Somewhere, behind closed doors, government and business representatives are negotiating the biggest trade deal in history.
Some say it will massively boost the European and United States economies, creating millions of jobs and putting extra money into the pockets of consumers.
Others say it will hand over European nations' sovereignty to corporations, putting profits over people in everything from our healthcare to our food and environment.
Whoever you believe, you should know about it. But the latest round of negotiations for the cumbersomely named Trans-Atlantic Trade and Investment Partnership (TTIP) recently passed by with many people still unaware of its existence, despite the one fact all those involved agree on: it will directly affect hundreds of millions of people.
This week, following the private talks, its negotiators took to the road across Europe to try and explain and win support for the agreement. As the protests that met the efforts of Germany's economy minister in Berlin demonstrated, for many, it will take some convincing.
The basics of the TTIP are this: it will formalize a free trade area between the US and Europe, the world's two largest economies, to create the biggest single market in the world.
The need for such an agreement between the US and Europe — whose economies together account for 60 percent of global GDP and are home to 820 million consumers — was first raised more than a decade ago. Formal negotiations to draw up the TTIP finally started in July 2013.
The deal will reduce import and export tariffs for companies on both sides of the Atlantic. More importantly, it aims to reform, reduce and standardize the rules and regulations which affect bilateral trade, so that companies can access and compete in foreign markets more easily.
Medical devices, drugs, food and cars would go through "harmonized" safety testing that would apply everywhere within the trading bloc, for example, instead of having to do duplicate testing or meet different requirements in different countries.
European and US food would be subject to similar regulations regarding ingredients, animal welfare and labelling requirements — regulations that negotiators hope may then become globally-recognized standards.
European companies would be able to bid for major US procurement contracts and vice versa, with governments bound by law to consider bids from national firms and international firms equally.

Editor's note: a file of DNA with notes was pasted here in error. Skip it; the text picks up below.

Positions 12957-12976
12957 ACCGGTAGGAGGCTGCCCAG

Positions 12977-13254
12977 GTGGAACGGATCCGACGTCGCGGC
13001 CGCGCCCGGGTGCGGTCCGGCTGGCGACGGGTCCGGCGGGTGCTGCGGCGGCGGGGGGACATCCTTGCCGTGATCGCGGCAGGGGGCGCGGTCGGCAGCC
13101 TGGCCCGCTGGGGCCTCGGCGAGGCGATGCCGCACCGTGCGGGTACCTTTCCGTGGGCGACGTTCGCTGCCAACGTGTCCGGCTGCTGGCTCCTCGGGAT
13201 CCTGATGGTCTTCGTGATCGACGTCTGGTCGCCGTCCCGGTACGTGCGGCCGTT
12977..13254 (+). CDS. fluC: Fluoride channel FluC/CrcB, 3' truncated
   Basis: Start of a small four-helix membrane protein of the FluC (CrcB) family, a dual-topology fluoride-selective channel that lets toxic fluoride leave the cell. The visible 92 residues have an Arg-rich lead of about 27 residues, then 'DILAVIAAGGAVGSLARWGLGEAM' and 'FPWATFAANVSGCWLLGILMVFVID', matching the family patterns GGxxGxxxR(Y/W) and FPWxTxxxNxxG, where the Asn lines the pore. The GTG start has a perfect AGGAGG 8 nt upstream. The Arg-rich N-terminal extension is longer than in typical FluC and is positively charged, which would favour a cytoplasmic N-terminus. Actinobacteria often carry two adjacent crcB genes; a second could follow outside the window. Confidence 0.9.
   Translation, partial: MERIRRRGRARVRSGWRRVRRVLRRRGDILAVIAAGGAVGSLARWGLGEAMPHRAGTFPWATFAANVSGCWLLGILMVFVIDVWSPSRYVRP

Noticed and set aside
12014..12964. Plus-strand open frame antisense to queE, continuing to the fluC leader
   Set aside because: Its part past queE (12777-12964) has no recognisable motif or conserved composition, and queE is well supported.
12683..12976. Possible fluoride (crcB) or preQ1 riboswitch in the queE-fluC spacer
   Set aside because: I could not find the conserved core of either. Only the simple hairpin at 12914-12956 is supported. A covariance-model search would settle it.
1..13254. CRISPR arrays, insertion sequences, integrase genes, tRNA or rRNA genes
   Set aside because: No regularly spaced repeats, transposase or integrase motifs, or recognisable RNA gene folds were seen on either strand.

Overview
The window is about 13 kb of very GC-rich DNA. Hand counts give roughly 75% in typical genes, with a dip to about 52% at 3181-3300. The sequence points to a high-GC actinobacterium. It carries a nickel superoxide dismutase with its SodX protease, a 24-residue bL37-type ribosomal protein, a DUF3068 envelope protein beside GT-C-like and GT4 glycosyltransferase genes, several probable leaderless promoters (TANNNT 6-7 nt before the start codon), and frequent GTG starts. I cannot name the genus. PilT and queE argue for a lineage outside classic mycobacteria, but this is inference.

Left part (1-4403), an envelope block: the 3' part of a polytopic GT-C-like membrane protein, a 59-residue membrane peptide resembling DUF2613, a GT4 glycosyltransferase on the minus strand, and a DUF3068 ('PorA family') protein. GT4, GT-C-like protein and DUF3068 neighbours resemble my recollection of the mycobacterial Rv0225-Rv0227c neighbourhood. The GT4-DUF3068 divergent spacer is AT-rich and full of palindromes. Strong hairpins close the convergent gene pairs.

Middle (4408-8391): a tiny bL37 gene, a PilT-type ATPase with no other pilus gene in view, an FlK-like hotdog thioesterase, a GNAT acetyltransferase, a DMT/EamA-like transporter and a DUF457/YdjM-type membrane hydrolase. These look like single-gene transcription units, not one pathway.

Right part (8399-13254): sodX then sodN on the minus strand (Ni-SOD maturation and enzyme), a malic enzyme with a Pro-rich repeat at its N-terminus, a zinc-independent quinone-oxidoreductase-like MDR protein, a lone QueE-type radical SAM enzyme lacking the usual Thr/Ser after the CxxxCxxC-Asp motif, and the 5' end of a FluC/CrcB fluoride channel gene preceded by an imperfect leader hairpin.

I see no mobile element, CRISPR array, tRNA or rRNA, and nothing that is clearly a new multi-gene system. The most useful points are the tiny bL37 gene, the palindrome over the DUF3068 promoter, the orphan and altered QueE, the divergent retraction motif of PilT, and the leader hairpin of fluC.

And — in what has become one of the most controversial elements of the deal — it will also allow for corporations to sue governments over policies or regulations that adversely affect their profits, in unaccountable tribunals outside of national court systems.
The vast range of laws and regulations that need to be unified have meant an exceedingly drawn out and difficult negotiating process, carried out in private, in which dozens of different governments and companies are fighting their corners for the best possible deal. Whether the interests of companies will end up coming before that of citizens is what is being hotly disputed outside the negotiating rooms.
The business community, the European Commission and the British government are very clear — TTIP is long overdue and will being huge benefits to the European economy, its people and its companies.
"A successful and ambitious TTIP could benefit the EU economy by up to £100 billion ($154bn) [about 0.5 per cent of Europe's total gross domestic product] and the UK economy by £10 billion ($15.4bn)," a spokesperson for the UK's Department for Business, Skills and Innovation told VICE News. He pointed to a study by the Center for Economic Policy Research estimating the average British household will be £400 better off per year under TTIP, create millions of jobs and drive prices down.
"Trade is good. It creates jobs, lowers prices, and connects people and ideas around the world," says a report on TTIP by the Confederation of British Industry, which argues small and medium businesses will benefit most from the deal, by gaining millions of new customers while seeing red tape costs slashed. "We need to be guided by fact, not fear."